MINSK, Belarus — Catholic and Orthodox leaders condemned the bulldozing of memorial crosses at a site of communist-era mass executions.
Media reports said at least 15 protesters were arrested in early April when police cordoned off an area of the Kuropaty Forest, outside Minsk, and bulldozers moved in to demolish about 70 15-foot crosses, which were taken away in unmarked trucks. The crosses marked the site where tens of thousands of execution victims were thrown in mass graves, mostly between 1937 and 1941.
“I feel desperate about the removal of these crosses,” said Archbishop Tadeusz Kondrusiewicz, chairman of the Belarusian bishops’ conference.
“Perhaps some order is needed in this place, and perhaps it was necessary to move the crosses temporarily and then replace them. We also do such things — but not without telling people,” he said.
In an April 9 interview on his church’s Catholic.by website, he said the action had insulted Christians, and he urged people of all faiths to help “avoid a social explosion.”
The nation’s Catholic bishops’ conference demanded “an urgent stop” to the destruction of the crosses in Kuropaty, which they called one of the country’s “many Golgothas” and a “holy place of memory and prayer.” The bishops accused the authorities of showing “indifference to the tragedy of mass killings” by failing to consult religious representatives.
“This demolition has taken place in Lent, furthermore, when Christians direct attention to the cross of Christ, the symbol of salvation and hope,” the statement continued.
Belarus’s predominant Orthodox Church urged a “mutually respectful dialogue, regardless of political convictions.”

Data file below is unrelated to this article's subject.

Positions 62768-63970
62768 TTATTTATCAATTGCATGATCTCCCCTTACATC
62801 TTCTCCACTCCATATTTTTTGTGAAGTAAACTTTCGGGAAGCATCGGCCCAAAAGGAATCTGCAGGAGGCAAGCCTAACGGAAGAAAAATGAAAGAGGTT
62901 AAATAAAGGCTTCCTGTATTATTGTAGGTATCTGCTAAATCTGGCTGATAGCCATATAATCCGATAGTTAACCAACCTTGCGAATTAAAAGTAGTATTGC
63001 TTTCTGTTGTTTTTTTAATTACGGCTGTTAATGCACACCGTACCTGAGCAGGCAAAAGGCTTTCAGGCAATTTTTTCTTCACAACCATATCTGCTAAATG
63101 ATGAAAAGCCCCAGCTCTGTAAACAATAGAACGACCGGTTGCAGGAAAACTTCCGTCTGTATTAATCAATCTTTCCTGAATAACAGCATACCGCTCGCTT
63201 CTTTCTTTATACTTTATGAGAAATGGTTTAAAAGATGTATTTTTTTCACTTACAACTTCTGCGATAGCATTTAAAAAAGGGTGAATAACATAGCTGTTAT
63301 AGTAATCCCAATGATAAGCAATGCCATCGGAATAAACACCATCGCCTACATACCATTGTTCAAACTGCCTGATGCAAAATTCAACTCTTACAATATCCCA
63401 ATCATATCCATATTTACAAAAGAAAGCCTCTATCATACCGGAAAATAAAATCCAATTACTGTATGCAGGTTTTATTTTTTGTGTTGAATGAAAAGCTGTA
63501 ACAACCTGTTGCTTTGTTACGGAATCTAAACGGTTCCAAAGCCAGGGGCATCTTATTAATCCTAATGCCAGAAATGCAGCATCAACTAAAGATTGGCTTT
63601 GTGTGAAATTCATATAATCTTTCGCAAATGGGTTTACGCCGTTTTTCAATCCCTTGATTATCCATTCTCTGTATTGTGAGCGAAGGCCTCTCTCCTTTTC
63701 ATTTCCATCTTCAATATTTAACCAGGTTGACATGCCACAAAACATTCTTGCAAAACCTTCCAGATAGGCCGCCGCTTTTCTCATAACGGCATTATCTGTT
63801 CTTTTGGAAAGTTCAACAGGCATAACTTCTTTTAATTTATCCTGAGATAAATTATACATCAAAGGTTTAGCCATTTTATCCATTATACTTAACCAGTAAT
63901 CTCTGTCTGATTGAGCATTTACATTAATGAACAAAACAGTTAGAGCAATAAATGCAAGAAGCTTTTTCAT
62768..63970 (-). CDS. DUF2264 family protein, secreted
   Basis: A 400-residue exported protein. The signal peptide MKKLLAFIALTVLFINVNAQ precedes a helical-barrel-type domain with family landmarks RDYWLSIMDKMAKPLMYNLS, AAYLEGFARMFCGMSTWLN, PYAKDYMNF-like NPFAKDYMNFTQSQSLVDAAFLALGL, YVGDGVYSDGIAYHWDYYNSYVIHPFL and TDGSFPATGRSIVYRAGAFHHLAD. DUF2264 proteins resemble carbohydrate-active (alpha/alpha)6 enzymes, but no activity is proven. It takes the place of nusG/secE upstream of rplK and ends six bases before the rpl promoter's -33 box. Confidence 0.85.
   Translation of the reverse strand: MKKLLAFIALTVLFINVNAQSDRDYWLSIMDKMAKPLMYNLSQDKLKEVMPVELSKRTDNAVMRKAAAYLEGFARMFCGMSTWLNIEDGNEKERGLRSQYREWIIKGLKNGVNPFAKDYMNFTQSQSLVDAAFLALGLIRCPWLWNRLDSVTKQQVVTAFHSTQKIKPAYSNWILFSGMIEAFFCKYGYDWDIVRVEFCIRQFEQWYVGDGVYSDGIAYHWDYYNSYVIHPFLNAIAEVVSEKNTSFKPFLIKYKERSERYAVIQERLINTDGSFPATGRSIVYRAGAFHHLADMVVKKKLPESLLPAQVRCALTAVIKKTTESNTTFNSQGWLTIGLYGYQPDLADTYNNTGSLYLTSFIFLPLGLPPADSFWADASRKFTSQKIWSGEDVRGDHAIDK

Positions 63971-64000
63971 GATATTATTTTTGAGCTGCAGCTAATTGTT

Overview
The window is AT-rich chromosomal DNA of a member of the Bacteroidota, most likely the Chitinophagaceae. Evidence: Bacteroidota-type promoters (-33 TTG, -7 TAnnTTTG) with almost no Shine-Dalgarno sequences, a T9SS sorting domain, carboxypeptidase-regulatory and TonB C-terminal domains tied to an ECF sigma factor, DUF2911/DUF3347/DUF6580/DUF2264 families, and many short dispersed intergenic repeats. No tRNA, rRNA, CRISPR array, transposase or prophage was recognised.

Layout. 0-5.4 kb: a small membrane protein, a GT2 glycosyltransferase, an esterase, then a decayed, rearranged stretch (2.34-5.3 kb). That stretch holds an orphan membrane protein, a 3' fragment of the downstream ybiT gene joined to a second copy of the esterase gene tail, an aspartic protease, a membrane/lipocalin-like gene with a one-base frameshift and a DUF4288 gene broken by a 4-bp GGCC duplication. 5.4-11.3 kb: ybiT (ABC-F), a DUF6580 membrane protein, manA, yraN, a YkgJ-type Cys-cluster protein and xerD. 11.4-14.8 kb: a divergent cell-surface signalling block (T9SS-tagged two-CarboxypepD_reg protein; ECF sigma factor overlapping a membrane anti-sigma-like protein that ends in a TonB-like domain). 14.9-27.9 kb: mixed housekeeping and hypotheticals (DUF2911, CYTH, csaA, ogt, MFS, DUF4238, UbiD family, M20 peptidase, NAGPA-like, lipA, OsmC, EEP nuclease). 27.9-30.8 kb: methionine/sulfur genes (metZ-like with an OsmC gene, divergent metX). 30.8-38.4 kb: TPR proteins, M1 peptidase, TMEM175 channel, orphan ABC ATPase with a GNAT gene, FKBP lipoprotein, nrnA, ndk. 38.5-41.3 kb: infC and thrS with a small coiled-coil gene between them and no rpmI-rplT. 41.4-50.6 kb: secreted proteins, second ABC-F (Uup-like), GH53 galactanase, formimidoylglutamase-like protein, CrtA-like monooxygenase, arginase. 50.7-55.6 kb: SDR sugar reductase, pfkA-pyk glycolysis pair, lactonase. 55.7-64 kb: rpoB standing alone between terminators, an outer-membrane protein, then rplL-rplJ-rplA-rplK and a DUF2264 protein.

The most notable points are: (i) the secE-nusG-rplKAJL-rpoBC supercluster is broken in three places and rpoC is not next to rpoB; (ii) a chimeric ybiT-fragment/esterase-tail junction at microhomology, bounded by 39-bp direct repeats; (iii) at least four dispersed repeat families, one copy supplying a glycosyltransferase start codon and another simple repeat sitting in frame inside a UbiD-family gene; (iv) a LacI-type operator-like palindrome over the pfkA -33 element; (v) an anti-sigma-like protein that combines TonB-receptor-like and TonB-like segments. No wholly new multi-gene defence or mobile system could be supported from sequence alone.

“Crosses are not just religious symbols, but expressions of humanitarian values accepted in society,” the church’s Synodal Department for Society and Media Relations said in an April 9 statement.
“The cross should not serve as a pretext for political ambitions by certain social groups … but at this mass burial site for victims of Stalin’s repressions, they are not political installations, but spiritual memorials to people who died under a regime which fought God.”
Official figures show approximately 30,000 people, including many Catholics, were buried at Kuropaty after being shot by the Soviet paramilitary police. Independent historians put the figure closer to 250,000.
Crosses were placed at the 37-acre site after the lifting of Soviet restrictions led to the unearthing of at least 500 mass graves in 1988; more crosses were added in July 2018 at the initiative of opponents of President Oleksandr Lukashenka, who has been elected five times since 1994 amid claims of ballot-rigging.
In an April 5 statement, the Belarusian Forestry Ministry said the crosses had been “illegally installed” on territory controlled by the State Forestry Fund, and the area needed “beautification works.”